Tuesday, May 02, 2017

Books I read in April

I've started to put up books I'm reading on Instagram, to have an instant record of what I read, and to make it easier to put this post together at the end of each month. Let's see if that works.

April was probably the most books I've read in a month, ever. (I also watched a lot of TV -- Riverdale, which isn't all that great but is entertaining, and The Get Down, which is better and which I watched in a little over two days straight. Yeah, some eleven hours of it. I also caught up on Jane the Virgin.)

Books! Ahem. I have eighteen books this time, which is the same as last time. Only last time's post was for two months, which means I've read twice as many books this month. Let's get to them.

Leila by Prayaag Akbar
I just finished this beautiful, devastating book. It's a dystopia set a few decades ahead in India, and the way things are going right now, this future seems all too possible. It echoed A Handmaid's Tale, though the central conflict here is a mother's search of a lost daughter.

The Scarlet Letter by Nathaniel Hawthorne
It had been a long time since I'd first read this, and I didn't remember much apart from the bare bones. It makes a rather big deal of extramarital sex (Hester hadn't seen her husband for two years! everyone thought he was dead!) but apparently those were the times. As I said on Instagram, the Puritans were stupid. (Also, Hester was a big introvert - that's the only way I can explain the ending and really much of the book.) It's also a rather overly sentimental overwrought book without a lot of nuance, but it's surprisingly intriguing nonetheless. All in all, meh.

The High Priestess Never Marries by Sharanya Manivannan
I went into this book of short stories with very high expectations, given all the praise I'd seen. So I was a bit let down at first. The prose is lyrical, and in fact many of the stories seemed to me more poetry than stories, not having much plot or characterisation. There were a few I really liked though, and Manivannan can doubtless write beautifully.

Women at War by Vera Hildebrand
A meticulously researched account of the all-women Rani of Jhansi regiment in Subhash Chandra Bose's Indian National Army. A bit dry: read it for the facts, not for the prose.

The Hate U Give by Angie Thomas
One of the most beautiful books I have read recently. A young adult novel that doesn't shy away from the realities of being a black teenager in America. Apparently it's inspired by the Black Lives Matter movement. If there's one book I would recommend from this list, it's this one.

Rebels Like Us by Liz Reinhart
Similar themes as The Hate U Give -- teenagers, high school, racism, romance. But it's heavier on the teenage girl friendships and romances, and lighter on the activism. The racism is real and present and appalling, but there's less violence and trauma.

A Room of One's Own by Virginia Woolf
I reread this and found it still beautiful, still relevant. Many of us upper class and upper middle class women still don't have money or a room (office/study) of our own to make art in, let alone less privileged women.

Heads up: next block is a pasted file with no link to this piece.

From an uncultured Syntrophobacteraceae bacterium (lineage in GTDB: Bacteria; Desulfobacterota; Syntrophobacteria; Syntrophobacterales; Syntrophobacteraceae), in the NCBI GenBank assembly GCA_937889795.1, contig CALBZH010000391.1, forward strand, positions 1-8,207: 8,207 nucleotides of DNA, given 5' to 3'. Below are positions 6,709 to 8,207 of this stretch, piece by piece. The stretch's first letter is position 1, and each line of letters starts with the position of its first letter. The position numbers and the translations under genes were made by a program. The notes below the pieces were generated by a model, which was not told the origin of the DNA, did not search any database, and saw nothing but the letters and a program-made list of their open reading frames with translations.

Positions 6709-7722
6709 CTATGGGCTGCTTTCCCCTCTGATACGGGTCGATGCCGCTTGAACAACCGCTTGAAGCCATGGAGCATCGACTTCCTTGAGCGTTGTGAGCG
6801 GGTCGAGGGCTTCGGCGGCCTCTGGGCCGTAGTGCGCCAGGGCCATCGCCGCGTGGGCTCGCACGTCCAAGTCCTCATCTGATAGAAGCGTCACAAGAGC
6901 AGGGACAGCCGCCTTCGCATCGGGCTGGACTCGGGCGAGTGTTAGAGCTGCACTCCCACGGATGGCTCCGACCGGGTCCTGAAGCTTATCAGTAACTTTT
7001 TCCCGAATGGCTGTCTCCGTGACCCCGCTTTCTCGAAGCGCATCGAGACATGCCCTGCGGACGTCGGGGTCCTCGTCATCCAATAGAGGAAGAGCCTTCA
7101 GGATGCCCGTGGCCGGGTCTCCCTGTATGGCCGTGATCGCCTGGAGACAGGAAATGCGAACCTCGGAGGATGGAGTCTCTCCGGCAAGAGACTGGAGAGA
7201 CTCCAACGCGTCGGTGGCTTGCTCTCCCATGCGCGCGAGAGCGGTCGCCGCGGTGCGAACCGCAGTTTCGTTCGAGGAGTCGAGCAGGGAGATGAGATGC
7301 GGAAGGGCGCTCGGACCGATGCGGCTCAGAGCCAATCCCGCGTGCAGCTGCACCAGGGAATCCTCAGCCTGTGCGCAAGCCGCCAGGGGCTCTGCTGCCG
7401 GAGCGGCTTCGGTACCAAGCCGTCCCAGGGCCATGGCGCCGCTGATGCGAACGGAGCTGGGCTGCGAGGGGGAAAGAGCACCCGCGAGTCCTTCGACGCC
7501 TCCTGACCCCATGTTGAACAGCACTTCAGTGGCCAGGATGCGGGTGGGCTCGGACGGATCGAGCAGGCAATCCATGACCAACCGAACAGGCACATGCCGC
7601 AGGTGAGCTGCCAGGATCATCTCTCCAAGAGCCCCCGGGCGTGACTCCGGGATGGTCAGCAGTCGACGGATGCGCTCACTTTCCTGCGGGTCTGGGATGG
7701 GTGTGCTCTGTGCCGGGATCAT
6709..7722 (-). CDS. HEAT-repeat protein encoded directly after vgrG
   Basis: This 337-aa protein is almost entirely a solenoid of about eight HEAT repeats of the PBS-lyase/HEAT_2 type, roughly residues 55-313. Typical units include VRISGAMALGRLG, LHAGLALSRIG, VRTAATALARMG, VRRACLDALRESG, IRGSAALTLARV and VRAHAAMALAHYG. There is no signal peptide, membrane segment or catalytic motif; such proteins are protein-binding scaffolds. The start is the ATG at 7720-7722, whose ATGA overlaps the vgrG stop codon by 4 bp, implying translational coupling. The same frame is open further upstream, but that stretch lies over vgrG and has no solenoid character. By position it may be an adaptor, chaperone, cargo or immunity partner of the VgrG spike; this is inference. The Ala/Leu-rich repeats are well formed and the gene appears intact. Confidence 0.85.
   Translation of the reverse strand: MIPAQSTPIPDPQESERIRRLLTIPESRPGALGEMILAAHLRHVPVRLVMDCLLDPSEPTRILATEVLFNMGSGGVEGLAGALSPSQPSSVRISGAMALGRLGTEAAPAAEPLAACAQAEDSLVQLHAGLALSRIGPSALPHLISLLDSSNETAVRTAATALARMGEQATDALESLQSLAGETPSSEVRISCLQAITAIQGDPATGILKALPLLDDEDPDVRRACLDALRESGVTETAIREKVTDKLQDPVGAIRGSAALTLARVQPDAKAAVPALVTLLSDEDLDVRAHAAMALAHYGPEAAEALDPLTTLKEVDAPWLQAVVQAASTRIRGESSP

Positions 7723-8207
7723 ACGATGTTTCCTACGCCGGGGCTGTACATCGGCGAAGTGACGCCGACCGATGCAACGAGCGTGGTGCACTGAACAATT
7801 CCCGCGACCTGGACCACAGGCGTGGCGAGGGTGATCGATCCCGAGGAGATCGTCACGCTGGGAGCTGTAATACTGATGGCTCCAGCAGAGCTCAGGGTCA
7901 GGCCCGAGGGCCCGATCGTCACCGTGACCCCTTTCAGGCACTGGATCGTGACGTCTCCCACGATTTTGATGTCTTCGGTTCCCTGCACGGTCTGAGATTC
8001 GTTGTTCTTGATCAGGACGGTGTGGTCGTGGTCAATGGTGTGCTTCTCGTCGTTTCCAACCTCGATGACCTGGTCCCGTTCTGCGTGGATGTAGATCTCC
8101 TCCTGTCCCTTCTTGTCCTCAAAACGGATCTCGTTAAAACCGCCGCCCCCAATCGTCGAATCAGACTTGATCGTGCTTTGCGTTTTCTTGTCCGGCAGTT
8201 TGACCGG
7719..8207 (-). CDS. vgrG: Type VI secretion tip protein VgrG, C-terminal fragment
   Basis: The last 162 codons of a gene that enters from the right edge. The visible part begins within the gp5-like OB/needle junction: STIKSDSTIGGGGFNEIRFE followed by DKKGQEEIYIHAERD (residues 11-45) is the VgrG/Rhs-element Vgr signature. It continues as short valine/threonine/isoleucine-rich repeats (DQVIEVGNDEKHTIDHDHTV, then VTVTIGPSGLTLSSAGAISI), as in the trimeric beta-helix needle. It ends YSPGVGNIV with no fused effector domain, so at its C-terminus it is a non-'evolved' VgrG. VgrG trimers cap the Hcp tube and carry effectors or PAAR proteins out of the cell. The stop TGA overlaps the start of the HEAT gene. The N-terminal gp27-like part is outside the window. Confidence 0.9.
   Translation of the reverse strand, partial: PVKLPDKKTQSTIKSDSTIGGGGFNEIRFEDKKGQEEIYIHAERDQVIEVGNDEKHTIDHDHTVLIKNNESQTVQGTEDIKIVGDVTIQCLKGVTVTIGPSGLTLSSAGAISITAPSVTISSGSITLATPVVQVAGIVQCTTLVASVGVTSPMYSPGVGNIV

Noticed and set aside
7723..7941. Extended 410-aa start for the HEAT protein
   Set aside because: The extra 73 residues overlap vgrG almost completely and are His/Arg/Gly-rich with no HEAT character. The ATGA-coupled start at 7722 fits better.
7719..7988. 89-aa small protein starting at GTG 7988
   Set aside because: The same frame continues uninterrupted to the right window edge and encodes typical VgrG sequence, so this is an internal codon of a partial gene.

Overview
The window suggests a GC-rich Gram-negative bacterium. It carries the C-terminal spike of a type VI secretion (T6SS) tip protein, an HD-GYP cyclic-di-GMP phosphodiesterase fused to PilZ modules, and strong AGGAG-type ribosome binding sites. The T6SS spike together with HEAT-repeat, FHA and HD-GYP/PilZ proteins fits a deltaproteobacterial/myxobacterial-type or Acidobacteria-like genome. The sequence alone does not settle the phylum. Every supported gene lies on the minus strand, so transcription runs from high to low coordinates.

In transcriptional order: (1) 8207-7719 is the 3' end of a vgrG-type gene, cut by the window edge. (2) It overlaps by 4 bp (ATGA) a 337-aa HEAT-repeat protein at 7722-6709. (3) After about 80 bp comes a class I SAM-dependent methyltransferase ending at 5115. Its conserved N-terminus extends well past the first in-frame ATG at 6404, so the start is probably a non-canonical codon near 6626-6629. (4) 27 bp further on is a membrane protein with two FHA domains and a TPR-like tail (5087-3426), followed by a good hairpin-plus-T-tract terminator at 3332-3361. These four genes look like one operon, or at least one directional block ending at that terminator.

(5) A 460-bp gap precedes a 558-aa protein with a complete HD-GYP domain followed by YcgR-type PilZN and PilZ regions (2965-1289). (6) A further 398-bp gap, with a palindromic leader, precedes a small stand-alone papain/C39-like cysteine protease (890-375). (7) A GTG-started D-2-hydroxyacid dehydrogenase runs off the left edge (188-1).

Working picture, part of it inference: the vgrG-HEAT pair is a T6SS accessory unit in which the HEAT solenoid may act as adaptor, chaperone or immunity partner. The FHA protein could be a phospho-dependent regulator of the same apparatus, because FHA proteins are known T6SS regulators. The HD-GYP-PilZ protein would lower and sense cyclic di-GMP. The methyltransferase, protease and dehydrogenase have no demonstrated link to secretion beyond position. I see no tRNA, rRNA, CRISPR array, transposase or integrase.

Orientalism by Edward Said
I had read of Said's ideas filtered down through different channels: it was time to go to the source. So much that still applies, so much that still rings true -- and has even gotten worse perhaps, with the West (and not just the West) becoming increasingly close-minded towards Muslims. I realised that Said's criticism about how the West views the Oriental/Arab is similar to how Indian Hindus view Muslims also.

The Diary of a Social Butterfly and The Return of the Butterfly by Moni Mohsin
A fictional journal of a rich socialite in Lahore, who is the Marie Antoinette of our times. Often searing and funny to the point of despair. You'll laugh till you cry. These two books helped me pass two awful days when I was ill in bed.

Tell the Truth, Shame the Devil by Melina Marchetta
Terrorism, racism, parenting, teenage angst, family, romance, crime and a thrilling finale -- this novel has it all. Why someone hasn't made a (good) movie of this yet, I have no idea. Highly recommend it.

Vicious by V.E. Schwab
A reimagining of Frankenstein. Anti-heroes and grey heroes. A young girl hero. Crime and compromised cops. A thrilling novel with a perhaps too pat ending and easy tying up of threads.

A Darker Shade of Magic and A Gathering of Shadows by V.E. Schwab
I loved the first novel in this series. The second, as the second of a trilogy tends to be, is a massive setup for the third, and ends on a cliffhanger. There's magic and young heroes and romance and royalty and parallel worlds. There's a heroine who is a thief and a pirate and the bravest person you ever saw. I'm saving the third book for a bad day when all I can do is read.

Brilliant, Lucky, and Gorgeous by Rachel Vail
I discovered Rachel Vail recently through a friend and obviously loved her, since I read everything I could lay my hands on. Young adult books are what I read when life is difficult and I need to get through the day. I find them engrossing, though they dredge up old teenage emotions, and I often cry through them. I especially loved Brilliant in this series, and Gorgeous was good too. The heroine of Lucky I found more self-indulgent and boring.

Well, That was Awkward by Rachel Vail
A beautiful tale of friendship and romance and coming of age. This is my favourite Rachel Vail so far.